Claire Clarified

I wrote about Claire back in March of 2010.  Hmm . . . with my steadily shrinking attention span, it's hard to imagine myself nursing this blog along for all those years. Anyway, I wrote about her in a post titled: "The First Time." Claire was one of my most memorable characters from the Big Time days. Sharp, witty, self confident and knowledgeable; she became one of the most well respected controllers in the facility. She was also quite easy on the eye and happily married to a guy who flew jets for a living. Still; there were issues. 

Some facts, such as Claire's extraordinary skills, may stand out some people's memory. Others may remember Claire for the fact she was the best looking woman in the facility. Okay; so there were only two in a staff of nearly ninety controllers. After all, it was the Seventies; back when "diversity" was just another nine letter word. The whole concept was lost among a workforce made up largely of WWII, Korean and Vietnam War veterans. They were a staunch, stubborn and profane bunch. Those guys put their headsets on like crash helmets, bent rules with their bare hands, pushed limits, pulled off incredible maneuvers with their traffic and did whatever else it took to keep things moving. To many of them, women in the control room were just a misplaced novelty. Some would call them a distraction and some would go a bit further; stirring up a riptide of rumors.

Claire was training in the radar room when I first arrived at Big Time so, as a lowly tower trainee, I didn't see much of her. The guys downstairs, however, got to see a lot more of Claire; especially during our Summer season. Here's why.

The climate in Big Time's 'Truman era' tower and radar room was controlled by a series of ancient air ducts. Their insides were thick with the accumulated scum left by the recirculation of various body odors, cigarette and cigar smoke, aircraft engine exhaust and seasonal humidity. Our Summertime TRACON was a calescent environment, made even warmer by constant complaining and the ceaseless heat emanating from our cathode ray tubes. A tired air conditioning system strained and rattled in some distant utility room; pumping barely enough cool air into the TRACON to keep us all from bursting into flames. We wore anything we could get away with to beat the heat. Tee shirts were frowned on by our Assistant Chief. Funny thing though; he never complained about Claire's low-cut cotton blouses. Neither did the battle-worn boys who ruled the airspace around Big Time. Instead, some of them let their imaginations run away from reality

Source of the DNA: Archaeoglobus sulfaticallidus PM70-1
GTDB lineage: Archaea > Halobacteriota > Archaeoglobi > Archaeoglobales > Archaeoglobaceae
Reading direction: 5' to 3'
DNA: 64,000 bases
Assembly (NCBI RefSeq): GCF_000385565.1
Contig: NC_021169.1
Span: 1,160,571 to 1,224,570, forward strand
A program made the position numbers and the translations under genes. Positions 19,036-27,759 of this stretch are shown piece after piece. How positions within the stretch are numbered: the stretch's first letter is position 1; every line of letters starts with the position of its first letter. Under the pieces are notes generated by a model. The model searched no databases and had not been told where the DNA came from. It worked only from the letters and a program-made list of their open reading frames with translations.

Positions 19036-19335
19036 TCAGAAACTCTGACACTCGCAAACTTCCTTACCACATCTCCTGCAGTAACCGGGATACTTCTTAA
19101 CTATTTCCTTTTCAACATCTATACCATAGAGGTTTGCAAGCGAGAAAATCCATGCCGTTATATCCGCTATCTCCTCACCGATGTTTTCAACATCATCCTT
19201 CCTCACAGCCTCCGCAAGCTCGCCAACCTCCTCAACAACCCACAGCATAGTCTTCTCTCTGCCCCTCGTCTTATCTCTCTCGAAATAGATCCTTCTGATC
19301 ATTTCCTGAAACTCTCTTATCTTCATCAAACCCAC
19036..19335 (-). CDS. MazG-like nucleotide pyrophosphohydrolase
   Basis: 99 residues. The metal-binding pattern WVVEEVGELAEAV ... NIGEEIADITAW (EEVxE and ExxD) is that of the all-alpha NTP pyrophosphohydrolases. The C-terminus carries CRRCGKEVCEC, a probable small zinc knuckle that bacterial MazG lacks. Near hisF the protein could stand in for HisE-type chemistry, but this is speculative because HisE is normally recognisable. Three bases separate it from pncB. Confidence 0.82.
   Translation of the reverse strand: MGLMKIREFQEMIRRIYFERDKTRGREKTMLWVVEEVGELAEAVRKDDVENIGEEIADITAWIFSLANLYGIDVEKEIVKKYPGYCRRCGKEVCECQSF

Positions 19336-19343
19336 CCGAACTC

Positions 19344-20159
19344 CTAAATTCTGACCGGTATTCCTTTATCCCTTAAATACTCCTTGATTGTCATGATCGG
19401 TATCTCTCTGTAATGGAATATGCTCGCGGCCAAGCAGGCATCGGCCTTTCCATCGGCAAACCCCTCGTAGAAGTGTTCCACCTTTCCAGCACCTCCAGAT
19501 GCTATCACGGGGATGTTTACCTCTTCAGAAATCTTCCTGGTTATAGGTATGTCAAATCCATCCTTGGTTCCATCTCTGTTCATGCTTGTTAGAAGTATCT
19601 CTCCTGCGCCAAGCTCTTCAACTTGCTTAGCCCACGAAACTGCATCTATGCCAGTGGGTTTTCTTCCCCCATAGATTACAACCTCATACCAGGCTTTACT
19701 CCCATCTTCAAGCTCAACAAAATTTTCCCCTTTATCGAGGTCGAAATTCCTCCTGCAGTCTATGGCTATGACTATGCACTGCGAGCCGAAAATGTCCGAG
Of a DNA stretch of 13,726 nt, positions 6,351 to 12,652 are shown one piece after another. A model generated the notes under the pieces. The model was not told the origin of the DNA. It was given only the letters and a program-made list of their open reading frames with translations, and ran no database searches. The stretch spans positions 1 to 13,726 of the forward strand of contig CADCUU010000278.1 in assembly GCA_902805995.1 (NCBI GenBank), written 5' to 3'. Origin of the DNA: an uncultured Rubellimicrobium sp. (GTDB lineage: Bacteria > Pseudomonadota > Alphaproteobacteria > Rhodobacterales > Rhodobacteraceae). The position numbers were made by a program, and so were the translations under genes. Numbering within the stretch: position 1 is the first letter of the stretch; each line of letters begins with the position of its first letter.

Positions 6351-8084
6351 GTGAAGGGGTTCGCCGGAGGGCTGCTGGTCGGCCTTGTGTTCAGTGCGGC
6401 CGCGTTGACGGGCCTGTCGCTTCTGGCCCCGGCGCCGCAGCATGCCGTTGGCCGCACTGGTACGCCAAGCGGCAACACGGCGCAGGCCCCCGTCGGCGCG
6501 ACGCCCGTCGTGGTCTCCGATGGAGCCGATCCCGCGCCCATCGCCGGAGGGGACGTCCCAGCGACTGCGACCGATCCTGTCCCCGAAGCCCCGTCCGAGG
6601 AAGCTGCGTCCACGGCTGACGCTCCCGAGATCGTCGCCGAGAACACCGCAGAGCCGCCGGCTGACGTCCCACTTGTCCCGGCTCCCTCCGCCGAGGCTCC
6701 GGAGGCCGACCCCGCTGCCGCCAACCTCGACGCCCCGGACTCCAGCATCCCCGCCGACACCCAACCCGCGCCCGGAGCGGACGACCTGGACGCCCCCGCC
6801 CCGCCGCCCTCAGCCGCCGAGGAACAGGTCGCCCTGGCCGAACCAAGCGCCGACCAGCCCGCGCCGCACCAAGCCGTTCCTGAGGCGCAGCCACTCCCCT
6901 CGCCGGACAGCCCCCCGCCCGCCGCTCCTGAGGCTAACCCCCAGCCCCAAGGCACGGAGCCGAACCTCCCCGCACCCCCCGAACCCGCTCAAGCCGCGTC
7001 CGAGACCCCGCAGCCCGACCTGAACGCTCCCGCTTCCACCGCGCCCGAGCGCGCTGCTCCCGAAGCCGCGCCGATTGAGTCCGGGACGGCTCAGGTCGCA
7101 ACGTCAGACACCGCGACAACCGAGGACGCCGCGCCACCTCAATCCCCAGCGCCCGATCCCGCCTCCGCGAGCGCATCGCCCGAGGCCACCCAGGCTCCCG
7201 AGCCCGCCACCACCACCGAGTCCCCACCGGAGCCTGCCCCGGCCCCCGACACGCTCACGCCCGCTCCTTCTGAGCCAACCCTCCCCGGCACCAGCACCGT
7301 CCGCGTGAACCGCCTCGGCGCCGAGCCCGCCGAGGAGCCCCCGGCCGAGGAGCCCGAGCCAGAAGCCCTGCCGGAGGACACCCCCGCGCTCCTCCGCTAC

When it was hot, Clair might sign onto her shift wearing something low-cut and cool. As I said; she was easy on the eye and it seemed the more some guys saw of her, the "easier" she appeared to be. In time, rumors she was sleeping her way to her radar certification began spreading like an oil spill and would be nearly as hard to clean up. Now, to accuse Clair of such a thing would be akin to accusing her of under-inflating the balls at her local bowling alley - a ridiculous assertion but well within the parameters of believability to a few bowling pin-heads. What was being said about Claire was equally absurd and no less believable to some. These were the same fools who believed PATCO when, in 1981, the union told them "They can't fire all of us." In the language of bowling, what happened next is called a strike. You know; when they all fall down.